Tuesday, April 30, 2013

EDITORIAL >> Expansion set to kick off

As local legislators looked on, Gov. Mike Beebe last week signed into law health-insurance coverage for about 250,000 working poor Arkansans.

The private-option is part of the Affordable Care Act Medicaid expansion plan that received 75 percent approval in the legislature thanks to the efforts of House Speaker Davy Carter (R-Cabot) and Sen. Jonathan Dismang (R-Searcy). The plan will move thousands of Arkansans off Medicaid and into private programs such as Blue Cross and Blue Shield. The federal government will pay 100 percent of the premiums for three years and 90 percent afterward, saving the state hundreds of millions of dollars.

Now comes the hard part: Signing up eligible recipients before the program kicks off next January.

Those who qualify for the private option will have annual incomes below 138 percent of the poverty level. For a family of four, they would qualify if annual income is $32,499 or less.

When the private option beings in January, it will include everything from preventative care and doctor’s visits to hospital visits. Some things will require co-pays, helping ensure some personal responsibility.

Most of the signup will be through health exchanges on line and at county DHS offices.

According to Amy Webb, communications director for the Department of Human Services, the open enrollment period begins in October.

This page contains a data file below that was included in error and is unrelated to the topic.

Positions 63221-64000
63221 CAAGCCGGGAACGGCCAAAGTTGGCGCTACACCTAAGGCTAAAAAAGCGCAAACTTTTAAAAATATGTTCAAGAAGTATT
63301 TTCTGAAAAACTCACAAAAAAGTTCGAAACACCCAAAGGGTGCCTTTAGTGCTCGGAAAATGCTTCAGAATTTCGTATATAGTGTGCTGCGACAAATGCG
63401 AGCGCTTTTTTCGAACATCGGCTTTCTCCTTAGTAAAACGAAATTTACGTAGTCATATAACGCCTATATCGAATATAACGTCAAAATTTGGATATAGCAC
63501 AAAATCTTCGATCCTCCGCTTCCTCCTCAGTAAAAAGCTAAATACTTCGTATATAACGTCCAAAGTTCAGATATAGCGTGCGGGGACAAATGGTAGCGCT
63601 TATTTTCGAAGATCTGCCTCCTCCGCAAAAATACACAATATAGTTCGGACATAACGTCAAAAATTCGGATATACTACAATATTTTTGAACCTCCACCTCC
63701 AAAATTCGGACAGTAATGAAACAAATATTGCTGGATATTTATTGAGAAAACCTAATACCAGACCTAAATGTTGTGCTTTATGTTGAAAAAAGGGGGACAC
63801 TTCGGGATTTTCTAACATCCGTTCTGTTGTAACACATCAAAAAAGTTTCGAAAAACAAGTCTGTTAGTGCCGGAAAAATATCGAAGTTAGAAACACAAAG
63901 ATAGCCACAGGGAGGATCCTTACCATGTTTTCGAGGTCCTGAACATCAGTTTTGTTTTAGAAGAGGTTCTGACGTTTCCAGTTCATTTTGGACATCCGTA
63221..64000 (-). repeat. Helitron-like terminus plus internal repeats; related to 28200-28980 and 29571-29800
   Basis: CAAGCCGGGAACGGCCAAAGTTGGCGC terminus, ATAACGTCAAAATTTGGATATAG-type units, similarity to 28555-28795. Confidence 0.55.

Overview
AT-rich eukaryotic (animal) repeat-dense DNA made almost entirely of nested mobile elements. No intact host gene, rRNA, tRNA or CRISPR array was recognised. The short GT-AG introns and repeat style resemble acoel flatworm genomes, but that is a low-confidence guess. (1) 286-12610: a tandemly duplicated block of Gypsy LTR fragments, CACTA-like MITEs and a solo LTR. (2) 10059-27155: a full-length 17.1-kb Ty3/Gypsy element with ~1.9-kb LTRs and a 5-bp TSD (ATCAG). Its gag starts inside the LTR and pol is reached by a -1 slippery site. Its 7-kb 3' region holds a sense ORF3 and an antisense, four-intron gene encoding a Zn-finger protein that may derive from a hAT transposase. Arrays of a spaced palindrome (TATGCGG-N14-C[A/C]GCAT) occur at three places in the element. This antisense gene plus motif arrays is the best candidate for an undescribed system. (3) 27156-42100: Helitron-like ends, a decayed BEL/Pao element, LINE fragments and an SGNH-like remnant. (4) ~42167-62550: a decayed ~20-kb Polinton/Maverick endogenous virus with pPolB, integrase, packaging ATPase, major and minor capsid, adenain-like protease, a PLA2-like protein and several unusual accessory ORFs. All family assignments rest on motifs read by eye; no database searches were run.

The state has about 776,000 people on its Medicaid rolls—children, disabled people, some pregnant women and some elderly, particularly in long-term care. Some of those people will move to the private option, saving the state money. Arkansas pays 30 percent of their costs, most of which will be shifted to the federal government.

The Insurance Department will put out guidance to prospective insurance carriers so they can design plans, Webb told The Leader’s John Hofheimer last week. “That needs to happen in the next few weeks. “We couldn’t move forward until private option passed.” This will include public hearings, she said.

Blue Cross/Blue Shield is among insurers working on new products to meet the requirements of the federal mandates. The private option will not only help the sick but add to the bottom line of Arkansas’ insurance companies.